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Small business is the backbone of our country’s economy and for most of us, even more importantly, it is the backbone of our personal budget. Without those paychecks in today’s job market we would indeed be up a creek. So, have you asked your boss, the owner of the company, the writer of those checks, what happens if he or she dies? Is there business life insurance in place?

It’s called succession planning and most small businesses are so focused on the day to day challenges of running a business, the sales, delivery, and service stuff, that planning for disasters is not real high on the agenda. I’m certainly not bad mouthing those business owners who haven’t planned because I know the reality of your workload. I know how every hour you can work and every dollar you can bring in can be eaten up holding on to the status quo. Where are you going to find the time to plan and the money to fund a plan? Do you even care what happens to your business after you die?

So, let’s look at a few examples at what happens when the boss doesn’t show up Monday morning. Let’s start off easy with a partnership. What’s easy? Well, if one of the partners dies, in all likelihood the company will keep operating for some period of time without any big changes. But there is a matter that as an employee you might not be attuned to, the fact that the deceased partner’s family needs to be considered in some way for his or her portion of the company. In an ideal world the partners will have executed a buy/sell agreement funded by life insurance. Simply put this is a policy that each partner owns on the other that reflects their financial interest in the business. Upon a death the living partner receives the proceeds from the life insurance and, per the buy/sell, agreement, uses it to buy out the deceased partner’s family.

What happens if there is no buy/sell? In almost all cases someone from the deceased partner’s family could take over for the missing partner. I can see this working in some cases where, say, the partnership was between two husbands. It really was a close friendship business and the wives both knew what their husband’s role was and not just how they did it, but how it needed to be done to succeed. It might work out for the widow to step in and be the new partner.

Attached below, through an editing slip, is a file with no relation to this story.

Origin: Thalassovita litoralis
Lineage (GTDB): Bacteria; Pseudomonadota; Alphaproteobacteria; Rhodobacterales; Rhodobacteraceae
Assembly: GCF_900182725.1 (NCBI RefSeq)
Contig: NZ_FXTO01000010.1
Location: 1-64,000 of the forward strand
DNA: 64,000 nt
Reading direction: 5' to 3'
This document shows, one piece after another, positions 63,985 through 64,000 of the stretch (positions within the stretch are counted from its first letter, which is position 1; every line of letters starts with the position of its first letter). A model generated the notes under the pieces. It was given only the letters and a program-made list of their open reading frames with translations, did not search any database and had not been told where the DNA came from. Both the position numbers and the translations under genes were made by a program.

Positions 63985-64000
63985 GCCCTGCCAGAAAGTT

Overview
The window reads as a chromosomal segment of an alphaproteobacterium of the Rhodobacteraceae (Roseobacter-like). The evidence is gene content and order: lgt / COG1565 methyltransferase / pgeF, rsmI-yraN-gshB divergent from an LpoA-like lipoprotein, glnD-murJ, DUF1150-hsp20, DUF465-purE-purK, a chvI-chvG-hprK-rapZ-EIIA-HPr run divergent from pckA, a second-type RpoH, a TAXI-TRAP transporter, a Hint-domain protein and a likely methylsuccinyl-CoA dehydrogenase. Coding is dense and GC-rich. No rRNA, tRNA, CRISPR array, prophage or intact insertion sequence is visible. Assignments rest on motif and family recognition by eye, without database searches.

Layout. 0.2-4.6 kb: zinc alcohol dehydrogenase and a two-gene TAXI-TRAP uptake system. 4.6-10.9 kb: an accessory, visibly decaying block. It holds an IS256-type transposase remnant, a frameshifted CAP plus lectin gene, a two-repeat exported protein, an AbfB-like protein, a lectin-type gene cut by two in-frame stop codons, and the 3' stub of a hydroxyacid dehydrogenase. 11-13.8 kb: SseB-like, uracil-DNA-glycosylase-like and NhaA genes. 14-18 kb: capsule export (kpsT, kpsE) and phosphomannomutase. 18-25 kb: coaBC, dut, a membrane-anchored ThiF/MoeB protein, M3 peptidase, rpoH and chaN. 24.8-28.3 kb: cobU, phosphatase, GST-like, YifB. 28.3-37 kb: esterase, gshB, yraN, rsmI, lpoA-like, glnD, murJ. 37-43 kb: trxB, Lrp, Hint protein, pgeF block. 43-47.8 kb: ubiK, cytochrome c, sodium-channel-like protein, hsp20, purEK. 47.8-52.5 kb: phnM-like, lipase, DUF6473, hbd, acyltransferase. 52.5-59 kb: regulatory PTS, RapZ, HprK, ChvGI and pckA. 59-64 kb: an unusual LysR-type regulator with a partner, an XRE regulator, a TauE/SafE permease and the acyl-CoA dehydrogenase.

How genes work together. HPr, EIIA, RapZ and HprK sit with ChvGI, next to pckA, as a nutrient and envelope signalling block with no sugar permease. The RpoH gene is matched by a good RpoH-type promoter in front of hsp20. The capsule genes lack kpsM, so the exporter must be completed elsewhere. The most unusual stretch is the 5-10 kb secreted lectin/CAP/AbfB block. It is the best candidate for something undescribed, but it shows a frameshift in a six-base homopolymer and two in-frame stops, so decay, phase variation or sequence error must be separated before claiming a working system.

While it is conceivable that this type of succession could work, it would be a rare case indeed. The chances that a spouse or any other family could actually take over those duties and mesh with the other partner well enough to keep moving forward is slim.

The other options? The living partner could just continue to pay the family of the deceased partner the normal income and bonuses, but in the absence of someone actually doing that job chances are income will drop and that could be a huge drain on the business. The living partner could just refuse to pay but would likely lose a lawsuit that would force him to pay of liquidate the business and split the proceeds.

Are you starting to get how much easier things are when you just wait a couple of weeks and get a business life insurance death benefit check and make things right? Not only does the family get what they deserve, but the company is likely to remain solvent and move ahead without laying anyone off.

In a sole proprietorship succession planning is often a decision made by the family about whether they can continue the business in a profitable manner. This decision is made much easier by simply carrying adequate income replacement life insurance. If life insurance replaces income then the family can choose to keep the business running knowing that even if it takes a while to get back on its’ feet, income will be there.

Bottom line. Whether you are a partner or owner of a small business, or a large company CEO life insurance is a tool to consider to ensure that your death doesn’t shake the company you’ve worked long and hard on, to its’ knees.